Talking Can Help With Depression Among Young People

April 12, 2017

By Naledi Katsande

The World Health Day commemorated annually on April 7 was this year themed:  Depression: Let’s Talk. For Africa, the theme was highly appropriate highlighting a pervasive problem that is largely shrouded in silence, especially among adolescents, and needs to be urgently brought out into the open to save lives.

According to a recent report by World Health Organization (WHO), globally, the total number of people with depression is about 322 million people. Studies indicate that the African region accounts for 9 per cent (29.19 million cases) of the total number of depressive disorders globally.

Depression affects people of all ages, from all walks of life, in all countries. It causes mental anguish and impacts on people’s ability to carry out even the simplest everyday tasks, with sometimes devastating consequences for relationships with family and friends and the ability to earn a living. While depression affects all ages, young people are particularly vulnerable.

At worst, depression can lead to suicide, and is the second leading cause of death among 15-29-year olds worldwide. In the report, titled: Depression and other common mental health disorders, WHO states that depression is more common among females than in males, 5.1 per cent and 3.6 per cent, respectively.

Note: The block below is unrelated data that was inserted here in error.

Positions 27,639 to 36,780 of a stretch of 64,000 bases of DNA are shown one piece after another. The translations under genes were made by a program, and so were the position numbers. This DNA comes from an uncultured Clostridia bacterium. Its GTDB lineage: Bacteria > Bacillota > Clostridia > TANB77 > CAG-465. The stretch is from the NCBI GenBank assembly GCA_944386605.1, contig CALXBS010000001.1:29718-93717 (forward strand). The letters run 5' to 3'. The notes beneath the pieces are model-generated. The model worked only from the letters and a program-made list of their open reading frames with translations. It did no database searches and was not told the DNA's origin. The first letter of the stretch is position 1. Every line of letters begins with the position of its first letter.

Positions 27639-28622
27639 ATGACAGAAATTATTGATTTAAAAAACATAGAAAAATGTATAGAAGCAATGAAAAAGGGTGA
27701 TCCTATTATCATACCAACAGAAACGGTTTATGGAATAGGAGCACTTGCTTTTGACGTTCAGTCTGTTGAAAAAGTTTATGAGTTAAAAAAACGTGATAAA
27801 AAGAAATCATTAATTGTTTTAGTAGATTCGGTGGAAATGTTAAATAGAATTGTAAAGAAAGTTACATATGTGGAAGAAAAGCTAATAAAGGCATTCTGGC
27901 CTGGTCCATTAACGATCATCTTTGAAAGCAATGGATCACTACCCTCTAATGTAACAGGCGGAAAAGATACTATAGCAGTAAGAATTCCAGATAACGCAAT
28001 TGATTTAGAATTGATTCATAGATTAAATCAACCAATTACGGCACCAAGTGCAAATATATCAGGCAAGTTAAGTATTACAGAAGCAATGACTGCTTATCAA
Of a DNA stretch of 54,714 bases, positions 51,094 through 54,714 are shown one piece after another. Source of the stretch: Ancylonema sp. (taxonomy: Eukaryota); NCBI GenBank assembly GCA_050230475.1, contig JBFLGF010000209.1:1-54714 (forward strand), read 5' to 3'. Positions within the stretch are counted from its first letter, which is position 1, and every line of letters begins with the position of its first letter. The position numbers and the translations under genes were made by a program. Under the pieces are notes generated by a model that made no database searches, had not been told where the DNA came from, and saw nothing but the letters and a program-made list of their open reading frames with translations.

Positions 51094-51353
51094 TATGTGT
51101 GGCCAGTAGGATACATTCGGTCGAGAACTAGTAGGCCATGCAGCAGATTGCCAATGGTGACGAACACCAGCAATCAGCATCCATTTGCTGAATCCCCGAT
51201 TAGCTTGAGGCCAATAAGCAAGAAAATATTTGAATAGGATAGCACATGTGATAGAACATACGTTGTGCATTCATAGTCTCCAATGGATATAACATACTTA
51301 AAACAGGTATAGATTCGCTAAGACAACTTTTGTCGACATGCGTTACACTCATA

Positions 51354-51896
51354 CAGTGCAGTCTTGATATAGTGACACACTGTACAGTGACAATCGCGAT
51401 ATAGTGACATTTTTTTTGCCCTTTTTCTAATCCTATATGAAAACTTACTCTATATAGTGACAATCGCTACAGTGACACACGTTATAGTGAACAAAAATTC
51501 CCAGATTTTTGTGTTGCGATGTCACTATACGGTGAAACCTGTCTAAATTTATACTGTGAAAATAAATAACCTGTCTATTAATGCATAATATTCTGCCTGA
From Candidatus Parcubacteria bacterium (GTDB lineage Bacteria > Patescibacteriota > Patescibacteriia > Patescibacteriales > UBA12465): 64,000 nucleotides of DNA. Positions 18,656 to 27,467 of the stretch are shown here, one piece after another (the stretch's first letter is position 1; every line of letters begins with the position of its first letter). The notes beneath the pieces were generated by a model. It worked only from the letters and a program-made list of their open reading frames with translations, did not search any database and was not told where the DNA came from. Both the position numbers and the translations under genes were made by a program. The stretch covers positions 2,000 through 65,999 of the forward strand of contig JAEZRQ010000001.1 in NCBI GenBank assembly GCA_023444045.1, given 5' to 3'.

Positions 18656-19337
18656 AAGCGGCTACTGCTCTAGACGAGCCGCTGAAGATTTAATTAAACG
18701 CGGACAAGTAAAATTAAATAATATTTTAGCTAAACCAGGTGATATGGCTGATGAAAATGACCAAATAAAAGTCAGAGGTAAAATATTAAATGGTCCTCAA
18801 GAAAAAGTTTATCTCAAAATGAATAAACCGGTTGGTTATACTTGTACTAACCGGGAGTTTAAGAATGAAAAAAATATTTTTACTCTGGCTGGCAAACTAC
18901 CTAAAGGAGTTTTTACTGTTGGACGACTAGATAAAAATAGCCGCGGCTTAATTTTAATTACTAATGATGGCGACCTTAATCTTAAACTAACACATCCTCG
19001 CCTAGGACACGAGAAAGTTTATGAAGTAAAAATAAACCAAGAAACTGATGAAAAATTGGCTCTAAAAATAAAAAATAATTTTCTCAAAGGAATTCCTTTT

Depression in Africa is particularly neglected and adolescents face many challenges with regards to treatment and management of the disorder. Studies done on adolescents including those in Africa have shown that there is a link between depression in adolescents and sexual and reproductive health.

A recent study by Africaid which explored the needs and experiences of HIV positive adolescents with major depressive disorders in Zimbabwe found that HIV positive adolescents attributed their depression to relationships with significant people in their lives and described non-adherence to anti-retroviral treatment (ART) as a means of suicide.

Another study Hodgkinson et-al, amongst African-American and Latina adolescent mothers linked adolescent pregnancy with depressive symptoms. In another study by Gover A, adolescents who were sexually abused during childhood reported higher levels of depression as compared to adolescents who had not been sexually abused in childhood.

Depression can be prevented and treated.  A better understanding of what depression is, and how it can be prevented and treated, will help reduce the stigma associated with the condition, and lead to more young people seeking help.

Some key recommendations to address depression among adolescents include:

  • Developing personal skills : This involves sensitizing affected individuals (adolescent boys and girls) to enable them to seek help and to manage the disorder.
  • Creating a supportive environment : It is important to sensitize the community on mental health disorders such as depression in order to reduce stigmatization and to capacitate the community to identify and refer individuals with signs and symptoms of such disorders.
  • Reorienting health services : This involves the training of more health workers that are able to identify and manage depression. In addition it is vital to increase access to services (centers responsible for managing mental health disorders including depression). Covering the knowledge gap with regards to depression in adolescents especially in developing countries requires research in order to facilitate evidence based planning.
  • Building a healthy public policy : It is important to screen and treat pregnant adolescents early as well as to support adolescent mothers with policies that allow them to continue with education or capacitate them with skills that enable them to work and support themselves and their children.